The baptism of Princess Charlotte, the infant daughter of Prince William and the Duchess of Cambridge Kate, was all over the news and on magazine covers.
And, although you may not admit it, weren’t you fascinated by what the English royal family was wearing at the christening? The hats, the dresses, the vintage christening dress and the baby pram – well, it was all just so captivating and picture perfect. So stylish!
If you Google Princess Charlotte’s christening, the results almost all focus on what everyone was wearing, including what the nanny was wearing and how she resembled Mary Poppins! It seems those in Australia were particularly baffled and put off about her outfit.
All this hyper focus on the clothing left me wanting more. Something more that spoke to the significance of baptism in our journey of faith.
In the website Christiantoday.org, I found my answer in portions of the homily attributed to the Archbishop of Canterbury, Justin Welby, who conducted Princess Charlotte’s baptismal service.
Archbishop Welby, when referring to the character of Charlotte’s ancestor, the Grand Duchess Elizabeth, is quoted as saying:
“Such beauty of character begins with baptism, and is established in the habits of following and loving Jesus Christ; habits to be learned from parents and godparents, and the whole community of the church.”
I love this phrase, “beauty of character,” as used in this context. It conjures up so much more than the dresses, fascinator hats and the nanny’s droll outfit.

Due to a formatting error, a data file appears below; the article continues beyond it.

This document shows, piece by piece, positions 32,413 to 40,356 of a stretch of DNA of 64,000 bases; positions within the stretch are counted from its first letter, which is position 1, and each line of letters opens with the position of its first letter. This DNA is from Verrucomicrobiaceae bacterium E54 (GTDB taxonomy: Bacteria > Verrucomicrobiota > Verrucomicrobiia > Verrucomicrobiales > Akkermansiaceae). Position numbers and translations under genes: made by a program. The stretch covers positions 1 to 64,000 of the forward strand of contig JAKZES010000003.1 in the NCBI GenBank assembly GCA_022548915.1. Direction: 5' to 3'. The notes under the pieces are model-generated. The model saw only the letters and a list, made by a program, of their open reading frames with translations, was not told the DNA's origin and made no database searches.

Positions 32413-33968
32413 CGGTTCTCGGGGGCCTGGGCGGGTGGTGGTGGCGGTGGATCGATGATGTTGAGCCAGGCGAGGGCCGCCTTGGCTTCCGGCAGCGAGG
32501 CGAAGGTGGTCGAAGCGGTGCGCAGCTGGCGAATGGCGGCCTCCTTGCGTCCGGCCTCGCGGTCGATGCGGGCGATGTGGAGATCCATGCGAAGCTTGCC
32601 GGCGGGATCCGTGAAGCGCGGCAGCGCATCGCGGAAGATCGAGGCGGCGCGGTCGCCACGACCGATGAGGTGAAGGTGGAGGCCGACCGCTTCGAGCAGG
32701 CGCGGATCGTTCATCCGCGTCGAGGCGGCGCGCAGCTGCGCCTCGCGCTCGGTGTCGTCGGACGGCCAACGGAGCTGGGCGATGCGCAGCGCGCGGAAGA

The publicity surrounding little Charlotte’s christening serves as an enduring reminder that this act of Christian obedience still matters a great deal. Although baptism is not necessary for salvation, it brings together families and impacts the lives of those baptized.
I consider how we live in times of publicized violence against Christianity, yet we can celebrate a christening of a sweet baby girl and think upon Archbishop Welby’s additional words spoken that day:
“Beauty is the implied prayer of the baptism service, beauty of life which brings true and eternal greatness. In such times as ours, those who suffer – such as the wounded or bereaved in Tunisia and other places – need lives of beauty around them; lives that share healing and hope, offering to all around them, both in times of light and darkness, a vision of a Christ-filled future.”
"Lives of beauty to share healing and hope" in times when the world seems rather dark and scary. When I combine these comforting words and consider the importance of baptism, I can’t help but be thrilled with the sight of these beautiful people in lovely clothes praying over and promising to encourage and support this child’s faith journey.
If you've ever been asked to be a sponsor or godparent in a baptism, did you recognize the significance of the promises you made in the life of that person?